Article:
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  What are some interesting f(R) models?

+ 6 like - 0 dislike

\(f(R)\) gravity is a class of gravitational theories similiar to General Relativity in that the Lagrangian is a function of the Ricci scalar. Standard General Relativity with a cosmological constant is a special case of \(f(R)\) gravity where \(f(R)=R+\Lambda\). Expanding a general \(f(R)\) yields an expansion like \(f(R)=\sum\limits_{n=0}^\infty a_nR^n\) with the first term \(a_0 \) being the cosmological constant, and \(a_1R\) is the standard term that is the basic Einstein-Hilbert Lagrangian.

The Brans-Dicke theory with \(\omega=-3/2\) was found to be an \(f(R)\) theory with a connection-independent \(\mathcal{L}_M\) term. What are some other interesting gravitational models that can be (unexpectedly) written as an \(f(R)\) theory?

Of course, there are a number of other theories which can be written in an \(f(R)\) form, if we do not restrict ourselves to scalar generalisations of General Relativity. For example, Gauss-Bonnet gravity and the effective gravitational action of standard string theories all contain terms like \(R^{\mu\nu}R_{\mu\nu}\) and \(R^{\mu\nu\rho\sigma}R_{\mu\nu\rho\sigma}\)).

Are there any theories of quantum gravity that predict a scalar generalisation of General Relativity?

asked Mar 28, 2015 in Theoretical Physics by dimension10 (1,985 points) [ revision history ]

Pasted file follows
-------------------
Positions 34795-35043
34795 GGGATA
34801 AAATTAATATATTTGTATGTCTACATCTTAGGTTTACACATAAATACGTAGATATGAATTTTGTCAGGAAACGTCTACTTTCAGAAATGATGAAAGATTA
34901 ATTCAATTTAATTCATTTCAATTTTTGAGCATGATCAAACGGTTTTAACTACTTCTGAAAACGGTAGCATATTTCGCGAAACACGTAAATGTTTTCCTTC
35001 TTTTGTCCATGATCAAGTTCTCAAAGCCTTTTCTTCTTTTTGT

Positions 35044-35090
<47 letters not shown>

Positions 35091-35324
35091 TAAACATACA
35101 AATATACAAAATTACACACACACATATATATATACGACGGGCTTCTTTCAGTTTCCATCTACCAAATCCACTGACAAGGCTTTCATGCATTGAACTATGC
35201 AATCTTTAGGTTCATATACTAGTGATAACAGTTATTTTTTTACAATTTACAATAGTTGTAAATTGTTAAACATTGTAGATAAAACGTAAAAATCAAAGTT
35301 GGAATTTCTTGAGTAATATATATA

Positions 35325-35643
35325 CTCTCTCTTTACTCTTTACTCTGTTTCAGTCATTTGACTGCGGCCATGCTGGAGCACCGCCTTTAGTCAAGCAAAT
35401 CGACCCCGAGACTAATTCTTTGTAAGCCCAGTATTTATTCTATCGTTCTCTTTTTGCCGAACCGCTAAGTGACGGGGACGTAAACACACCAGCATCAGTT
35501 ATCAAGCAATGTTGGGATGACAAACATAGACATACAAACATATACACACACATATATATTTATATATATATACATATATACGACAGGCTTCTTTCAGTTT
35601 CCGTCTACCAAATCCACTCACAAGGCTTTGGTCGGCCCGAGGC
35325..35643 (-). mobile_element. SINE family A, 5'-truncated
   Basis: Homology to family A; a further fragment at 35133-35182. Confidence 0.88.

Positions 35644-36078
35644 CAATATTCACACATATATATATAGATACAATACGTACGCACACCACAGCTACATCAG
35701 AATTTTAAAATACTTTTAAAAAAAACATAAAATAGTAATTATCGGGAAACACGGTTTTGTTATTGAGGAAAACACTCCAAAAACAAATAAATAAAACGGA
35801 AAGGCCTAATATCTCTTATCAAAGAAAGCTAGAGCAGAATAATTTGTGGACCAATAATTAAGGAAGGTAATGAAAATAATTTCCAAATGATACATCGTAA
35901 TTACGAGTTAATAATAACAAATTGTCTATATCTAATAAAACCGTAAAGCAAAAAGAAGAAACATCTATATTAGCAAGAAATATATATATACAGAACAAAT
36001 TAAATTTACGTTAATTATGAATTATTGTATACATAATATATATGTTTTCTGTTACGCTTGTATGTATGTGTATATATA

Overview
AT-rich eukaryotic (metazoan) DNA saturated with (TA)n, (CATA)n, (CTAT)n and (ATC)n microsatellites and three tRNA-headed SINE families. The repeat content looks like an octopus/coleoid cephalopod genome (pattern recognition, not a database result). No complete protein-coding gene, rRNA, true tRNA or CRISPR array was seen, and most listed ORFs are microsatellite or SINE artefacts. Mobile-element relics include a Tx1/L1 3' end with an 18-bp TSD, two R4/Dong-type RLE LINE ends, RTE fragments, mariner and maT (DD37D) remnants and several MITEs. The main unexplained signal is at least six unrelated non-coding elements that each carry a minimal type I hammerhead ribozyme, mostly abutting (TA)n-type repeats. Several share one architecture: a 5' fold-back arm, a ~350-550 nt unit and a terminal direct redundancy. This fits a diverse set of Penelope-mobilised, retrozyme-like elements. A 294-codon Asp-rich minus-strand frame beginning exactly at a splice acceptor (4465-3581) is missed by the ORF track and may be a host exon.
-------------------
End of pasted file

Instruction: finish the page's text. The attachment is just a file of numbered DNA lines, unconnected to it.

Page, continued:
edited Mar 28, 2015 by dimension10

1 Answer

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Drawing from my knowledge acquired mostly by reading the Living Review on this topic, it is obvious that many equivalences can be built via a conformal transformation. However, it should be noted that equivalences built by conformal transformation are only formal; mathematically, the field solutions of the theory will be the same, but the physical content of the theory becomes different. The non-equivalence can be easily seen e.g. through the change in behaviour of time-like geodesics under a conformal transform.

Furthermore, the theories will mostly not  be equivalent even in terms of mathematical form and solutions in the presence of matter because the coupling becomes non-minimal "$\mathcal{L}_m(g_{\mu \nu},...) \to \mathcal{L}_m(\Omega^{-2} g_{\mu \nu},...)$". The transformation to the Einstein frame is only a mathematical trick and a useful tool to compare the behaviour of the degrees of freedoms of different theories.

The only true equivalence seems to be acquired by the transform $f'(R) = \Phi$ (assuming $f'' \neq 0$) which yields the O'Hanlon action (not even general Brans-Dicke, only $\omega=0$!)

$$S = \int d^4 x \sqrt{-g}\left( \frac{1}{2} \Phi R - V(\Phi) \right) + S_m $$

I.e. $f(R)$ theory seems to not be even equivalent to general dilatonic or Brans-Dicke theory.

For further references on what these theories might mean I recommend the paper by O'Hanlon and the previous works by him and Fujii referred therein. (I do not know any reference from the string-theoretical side.)

answered Mar 26, 2016 by Void (1,645 points) [ no revision ]

Thank you, interesting.

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